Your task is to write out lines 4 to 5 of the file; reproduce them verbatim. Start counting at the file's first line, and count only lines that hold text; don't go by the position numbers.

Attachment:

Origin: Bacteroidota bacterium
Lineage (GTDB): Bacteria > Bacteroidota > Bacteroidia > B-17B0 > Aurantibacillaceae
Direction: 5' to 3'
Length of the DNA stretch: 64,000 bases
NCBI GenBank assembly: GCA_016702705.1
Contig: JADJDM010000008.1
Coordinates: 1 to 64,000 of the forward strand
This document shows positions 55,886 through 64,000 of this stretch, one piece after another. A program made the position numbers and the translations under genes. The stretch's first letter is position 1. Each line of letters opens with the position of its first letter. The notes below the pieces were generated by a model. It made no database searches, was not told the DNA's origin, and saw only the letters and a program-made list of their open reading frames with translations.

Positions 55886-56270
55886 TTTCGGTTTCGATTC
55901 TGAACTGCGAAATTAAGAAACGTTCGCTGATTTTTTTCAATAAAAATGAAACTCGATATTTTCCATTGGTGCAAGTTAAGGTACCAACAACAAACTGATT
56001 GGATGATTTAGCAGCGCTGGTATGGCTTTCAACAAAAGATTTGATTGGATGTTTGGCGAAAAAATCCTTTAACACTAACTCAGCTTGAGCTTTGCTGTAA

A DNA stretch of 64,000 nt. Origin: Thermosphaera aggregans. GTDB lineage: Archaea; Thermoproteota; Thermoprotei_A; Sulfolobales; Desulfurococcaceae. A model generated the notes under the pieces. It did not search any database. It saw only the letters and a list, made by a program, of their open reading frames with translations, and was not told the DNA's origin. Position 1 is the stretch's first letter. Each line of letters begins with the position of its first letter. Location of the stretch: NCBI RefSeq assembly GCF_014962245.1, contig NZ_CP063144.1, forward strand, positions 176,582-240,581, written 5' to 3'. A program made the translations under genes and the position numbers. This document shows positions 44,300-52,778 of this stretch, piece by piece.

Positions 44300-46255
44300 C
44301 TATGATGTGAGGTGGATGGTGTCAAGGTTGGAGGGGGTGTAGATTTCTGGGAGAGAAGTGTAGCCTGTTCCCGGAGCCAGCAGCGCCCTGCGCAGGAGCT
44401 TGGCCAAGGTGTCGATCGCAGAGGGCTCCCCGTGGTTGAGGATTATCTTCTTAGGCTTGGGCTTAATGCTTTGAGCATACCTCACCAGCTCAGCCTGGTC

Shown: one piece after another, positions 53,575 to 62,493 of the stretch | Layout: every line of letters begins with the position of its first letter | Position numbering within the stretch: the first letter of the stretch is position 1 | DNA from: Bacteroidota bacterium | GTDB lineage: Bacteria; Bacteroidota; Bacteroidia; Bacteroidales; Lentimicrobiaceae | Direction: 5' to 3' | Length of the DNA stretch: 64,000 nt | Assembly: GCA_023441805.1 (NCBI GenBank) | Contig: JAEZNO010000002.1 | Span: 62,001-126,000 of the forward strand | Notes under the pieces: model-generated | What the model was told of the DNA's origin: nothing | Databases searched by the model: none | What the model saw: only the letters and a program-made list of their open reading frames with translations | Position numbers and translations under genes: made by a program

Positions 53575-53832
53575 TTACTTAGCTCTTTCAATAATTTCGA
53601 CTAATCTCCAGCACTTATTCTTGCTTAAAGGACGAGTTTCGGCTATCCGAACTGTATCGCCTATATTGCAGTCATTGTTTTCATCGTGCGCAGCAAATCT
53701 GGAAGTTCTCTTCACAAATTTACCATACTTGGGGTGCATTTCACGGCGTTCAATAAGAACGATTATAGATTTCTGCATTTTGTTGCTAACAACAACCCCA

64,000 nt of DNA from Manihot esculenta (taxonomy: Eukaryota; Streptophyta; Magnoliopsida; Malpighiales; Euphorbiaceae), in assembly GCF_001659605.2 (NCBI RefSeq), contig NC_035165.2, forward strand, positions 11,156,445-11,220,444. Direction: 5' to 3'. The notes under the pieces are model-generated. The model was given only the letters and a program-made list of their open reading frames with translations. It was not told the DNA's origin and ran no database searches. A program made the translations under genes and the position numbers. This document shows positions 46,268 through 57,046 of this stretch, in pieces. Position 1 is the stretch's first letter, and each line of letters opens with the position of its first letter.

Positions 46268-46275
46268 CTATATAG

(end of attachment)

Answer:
Length of the DNA stretch: 64,000 bases
NCBI GenBank assembly: GCA_016702705.1